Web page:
Ulysses S. Grant




Wise, John. Recollections of Thirteen Presidents. NY: Doubleday, Page & Co., 1906

John Sergeant Wise (1846-1913)

Wise was a Virginian who had fought in the Confederate Army during the American Civil War.

Although I had seen General Grant at a distance on numerous occasions, it was seven or eight years after the close of the Civil War before I met him face to face, and then it was in a most unusual way. Business called me to Long Branch, N.J., where I saw the President every day driving back and forth upon they way home I took a sleeper to Philadelphia. It was quite late, a hot night, and I was dirty. I went into the lavatory of the sleeping car, removed my coat and collar, and proceeded to give myself a good scrubbing. While so engaged, a quiet man slipped into the compartment and lit a cigar. No one else was present, for nearly everybody else on the car was asleep. Ours was the last sleeper, and next to it was an excursion car filled with one of the noisiest and jolliest of crowds. Men and women were singing.

"My, what a noisy crowd,' said I. "If they keep that up, we will not get much sleep." The remark was made in the free and easy easy in which one traveler addresses another upon a train, and without even looking closely at my companion. 'They are not going far, I think. It is an excursion from Wilmington, I believe. I like to see them happy," was the prompt democratic reply. Something in the voice or manner of the speaker made me pause with the towel in my hands and turn towards him. I knew the face. There was no mistaking it. It was that of the President of the United States. He was sitting there alone, just as serene and devoid of self-consciousness as any Tom Jones in all America. I looked at him incredulously, and he returned my glance steadily.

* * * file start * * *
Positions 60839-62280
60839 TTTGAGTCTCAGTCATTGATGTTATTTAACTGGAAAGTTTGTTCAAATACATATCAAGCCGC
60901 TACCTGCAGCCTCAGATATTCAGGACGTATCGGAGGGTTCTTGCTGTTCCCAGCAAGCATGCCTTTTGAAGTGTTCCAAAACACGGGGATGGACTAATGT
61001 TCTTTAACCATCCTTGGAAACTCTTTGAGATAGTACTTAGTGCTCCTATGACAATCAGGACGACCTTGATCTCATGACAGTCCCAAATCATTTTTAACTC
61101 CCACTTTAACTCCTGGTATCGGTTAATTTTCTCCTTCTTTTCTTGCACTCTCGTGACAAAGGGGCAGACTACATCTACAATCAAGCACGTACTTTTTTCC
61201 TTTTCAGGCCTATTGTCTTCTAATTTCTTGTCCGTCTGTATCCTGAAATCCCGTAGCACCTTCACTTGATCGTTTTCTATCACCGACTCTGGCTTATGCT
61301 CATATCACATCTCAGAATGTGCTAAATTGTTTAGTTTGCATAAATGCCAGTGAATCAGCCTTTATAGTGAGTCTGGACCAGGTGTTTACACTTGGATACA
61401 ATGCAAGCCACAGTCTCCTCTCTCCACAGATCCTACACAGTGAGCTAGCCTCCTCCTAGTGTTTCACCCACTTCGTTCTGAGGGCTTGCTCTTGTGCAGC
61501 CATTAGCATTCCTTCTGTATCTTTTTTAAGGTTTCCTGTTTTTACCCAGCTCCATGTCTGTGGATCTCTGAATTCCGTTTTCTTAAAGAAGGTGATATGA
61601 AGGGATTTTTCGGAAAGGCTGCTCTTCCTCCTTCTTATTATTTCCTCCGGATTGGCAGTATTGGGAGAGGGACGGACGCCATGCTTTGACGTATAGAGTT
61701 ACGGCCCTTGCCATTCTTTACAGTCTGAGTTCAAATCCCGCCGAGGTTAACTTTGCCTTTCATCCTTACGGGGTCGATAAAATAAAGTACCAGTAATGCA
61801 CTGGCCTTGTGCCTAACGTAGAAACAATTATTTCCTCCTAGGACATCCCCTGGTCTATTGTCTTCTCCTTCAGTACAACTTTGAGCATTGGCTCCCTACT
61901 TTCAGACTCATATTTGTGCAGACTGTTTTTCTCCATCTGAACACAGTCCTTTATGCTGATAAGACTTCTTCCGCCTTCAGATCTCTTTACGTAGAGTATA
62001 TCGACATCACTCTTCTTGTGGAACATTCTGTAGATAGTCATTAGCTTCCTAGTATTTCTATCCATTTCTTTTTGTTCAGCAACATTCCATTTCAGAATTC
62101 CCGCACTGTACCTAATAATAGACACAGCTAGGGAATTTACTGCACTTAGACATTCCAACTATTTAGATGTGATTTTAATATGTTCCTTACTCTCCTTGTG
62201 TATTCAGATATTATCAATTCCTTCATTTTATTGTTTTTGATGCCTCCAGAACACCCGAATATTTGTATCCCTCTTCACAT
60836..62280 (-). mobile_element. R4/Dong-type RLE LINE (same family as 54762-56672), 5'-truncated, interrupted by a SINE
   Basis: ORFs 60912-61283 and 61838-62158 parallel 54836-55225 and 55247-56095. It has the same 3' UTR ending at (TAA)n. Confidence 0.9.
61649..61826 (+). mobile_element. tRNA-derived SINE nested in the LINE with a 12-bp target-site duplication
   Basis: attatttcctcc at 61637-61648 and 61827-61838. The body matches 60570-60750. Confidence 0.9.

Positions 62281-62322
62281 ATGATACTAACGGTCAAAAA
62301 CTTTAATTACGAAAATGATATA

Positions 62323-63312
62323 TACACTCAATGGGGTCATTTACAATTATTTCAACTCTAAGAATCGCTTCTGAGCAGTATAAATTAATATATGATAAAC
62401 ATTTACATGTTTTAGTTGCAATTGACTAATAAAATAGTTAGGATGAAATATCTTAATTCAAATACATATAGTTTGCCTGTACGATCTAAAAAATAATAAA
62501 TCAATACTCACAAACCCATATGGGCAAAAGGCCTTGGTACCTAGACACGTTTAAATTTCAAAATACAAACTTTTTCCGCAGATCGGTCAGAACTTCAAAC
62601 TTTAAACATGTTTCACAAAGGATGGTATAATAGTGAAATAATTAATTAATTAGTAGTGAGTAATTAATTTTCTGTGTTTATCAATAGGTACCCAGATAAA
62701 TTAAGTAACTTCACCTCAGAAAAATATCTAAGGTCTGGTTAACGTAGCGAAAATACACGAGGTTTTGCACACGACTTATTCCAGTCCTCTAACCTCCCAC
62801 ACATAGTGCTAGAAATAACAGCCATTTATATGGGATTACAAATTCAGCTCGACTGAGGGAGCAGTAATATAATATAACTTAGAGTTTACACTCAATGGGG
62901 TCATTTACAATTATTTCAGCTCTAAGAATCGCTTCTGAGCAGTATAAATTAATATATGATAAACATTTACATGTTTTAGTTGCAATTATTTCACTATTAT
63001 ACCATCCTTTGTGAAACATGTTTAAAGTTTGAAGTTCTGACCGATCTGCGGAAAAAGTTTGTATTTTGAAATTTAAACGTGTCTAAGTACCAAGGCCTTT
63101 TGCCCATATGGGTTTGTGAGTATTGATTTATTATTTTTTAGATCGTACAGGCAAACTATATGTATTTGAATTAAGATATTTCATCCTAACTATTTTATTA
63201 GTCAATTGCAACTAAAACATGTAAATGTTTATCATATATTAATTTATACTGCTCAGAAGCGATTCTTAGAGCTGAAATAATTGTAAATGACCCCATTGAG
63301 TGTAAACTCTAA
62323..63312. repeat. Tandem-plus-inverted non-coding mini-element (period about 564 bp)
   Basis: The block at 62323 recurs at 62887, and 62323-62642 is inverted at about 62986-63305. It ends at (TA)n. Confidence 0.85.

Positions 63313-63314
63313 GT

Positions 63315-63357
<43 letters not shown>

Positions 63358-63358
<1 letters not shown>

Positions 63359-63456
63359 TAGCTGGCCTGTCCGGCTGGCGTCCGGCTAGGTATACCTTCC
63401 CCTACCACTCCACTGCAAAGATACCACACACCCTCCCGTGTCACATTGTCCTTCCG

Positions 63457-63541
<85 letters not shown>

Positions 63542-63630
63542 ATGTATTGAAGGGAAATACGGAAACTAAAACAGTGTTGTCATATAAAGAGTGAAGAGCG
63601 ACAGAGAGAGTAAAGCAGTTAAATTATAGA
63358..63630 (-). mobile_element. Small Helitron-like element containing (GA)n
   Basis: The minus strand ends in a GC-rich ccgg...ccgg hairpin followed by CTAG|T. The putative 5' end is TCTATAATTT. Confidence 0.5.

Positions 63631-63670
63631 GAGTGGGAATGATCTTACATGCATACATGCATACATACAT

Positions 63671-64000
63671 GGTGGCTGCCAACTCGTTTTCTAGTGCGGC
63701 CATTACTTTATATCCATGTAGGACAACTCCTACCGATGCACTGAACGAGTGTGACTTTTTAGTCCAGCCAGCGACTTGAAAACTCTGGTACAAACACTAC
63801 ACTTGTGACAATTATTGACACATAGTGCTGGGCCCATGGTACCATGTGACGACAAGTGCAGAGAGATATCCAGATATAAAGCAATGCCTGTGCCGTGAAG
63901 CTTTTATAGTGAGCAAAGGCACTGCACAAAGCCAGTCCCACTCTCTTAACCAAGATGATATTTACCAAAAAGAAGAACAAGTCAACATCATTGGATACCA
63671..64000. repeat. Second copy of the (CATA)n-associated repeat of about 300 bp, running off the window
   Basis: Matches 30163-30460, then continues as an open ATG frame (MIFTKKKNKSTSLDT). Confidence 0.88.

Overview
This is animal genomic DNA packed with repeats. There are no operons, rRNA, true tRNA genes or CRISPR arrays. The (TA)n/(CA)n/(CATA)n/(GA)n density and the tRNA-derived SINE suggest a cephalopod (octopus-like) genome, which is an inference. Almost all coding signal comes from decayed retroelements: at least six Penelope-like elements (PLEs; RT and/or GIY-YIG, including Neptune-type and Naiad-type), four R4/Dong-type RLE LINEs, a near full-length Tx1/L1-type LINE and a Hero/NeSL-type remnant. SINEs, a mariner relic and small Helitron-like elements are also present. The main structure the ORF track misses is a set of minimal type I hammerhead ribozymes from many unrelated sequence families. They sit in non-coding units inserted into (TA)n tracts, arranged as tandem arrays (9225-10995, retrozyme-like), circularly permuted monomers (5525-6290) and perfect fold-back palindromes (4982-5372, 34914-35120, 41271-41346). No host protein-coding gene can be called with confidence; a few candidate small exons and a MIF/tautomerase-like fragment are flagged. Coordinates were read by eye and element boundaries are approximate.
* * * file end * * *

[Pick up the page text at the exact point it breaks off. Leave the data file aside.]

"I beg your pardon," I stammered forth. "But - is this - General - President Grant?" He nodded assent. "Again, I beg you pardon, Mr. President. When I addressed you so familiarly, I had no idea who you were. In fact, sir, one would not expect to meet -" "That's all right," said he. "Don't explain it. Glad to see you. I like a cigar before retiring and slipped in here to have a smoke." I introduced myself. He asked me who I was and, when I told him, said he knew all about my people. Then he was wide awake. He began to ask me all sorts of questions. Inquired if the Southerners were getting along all right now. Asked if we were satisfied with the results of the war and said he hoped the Southern people would accept the results.

People have often said General Grant was a taciturn man. I never found him so. He always talked to me, and he always seemed to delight in putting questions as fast as he could ask them. I was immensely flattered, for I was not over 24 years of age. He said, among other things, "I like to hear what people like you think." Then he added, "Did you like army life?" "I loved it. My heart was broken when I lost my job, General," I replied, laughingly. The General said, "I wish we had a lot of young fellows in the service now. I believe it would be a great thing for restored fraternity." Then he added, "but public sentiment is not ready for it yet." He asked, "What do you do for a living?" "Practicing law." "Like it?" "Yes, sir, but it is not as good fun as fighting." And then President laughed, although they say he was not much given to it.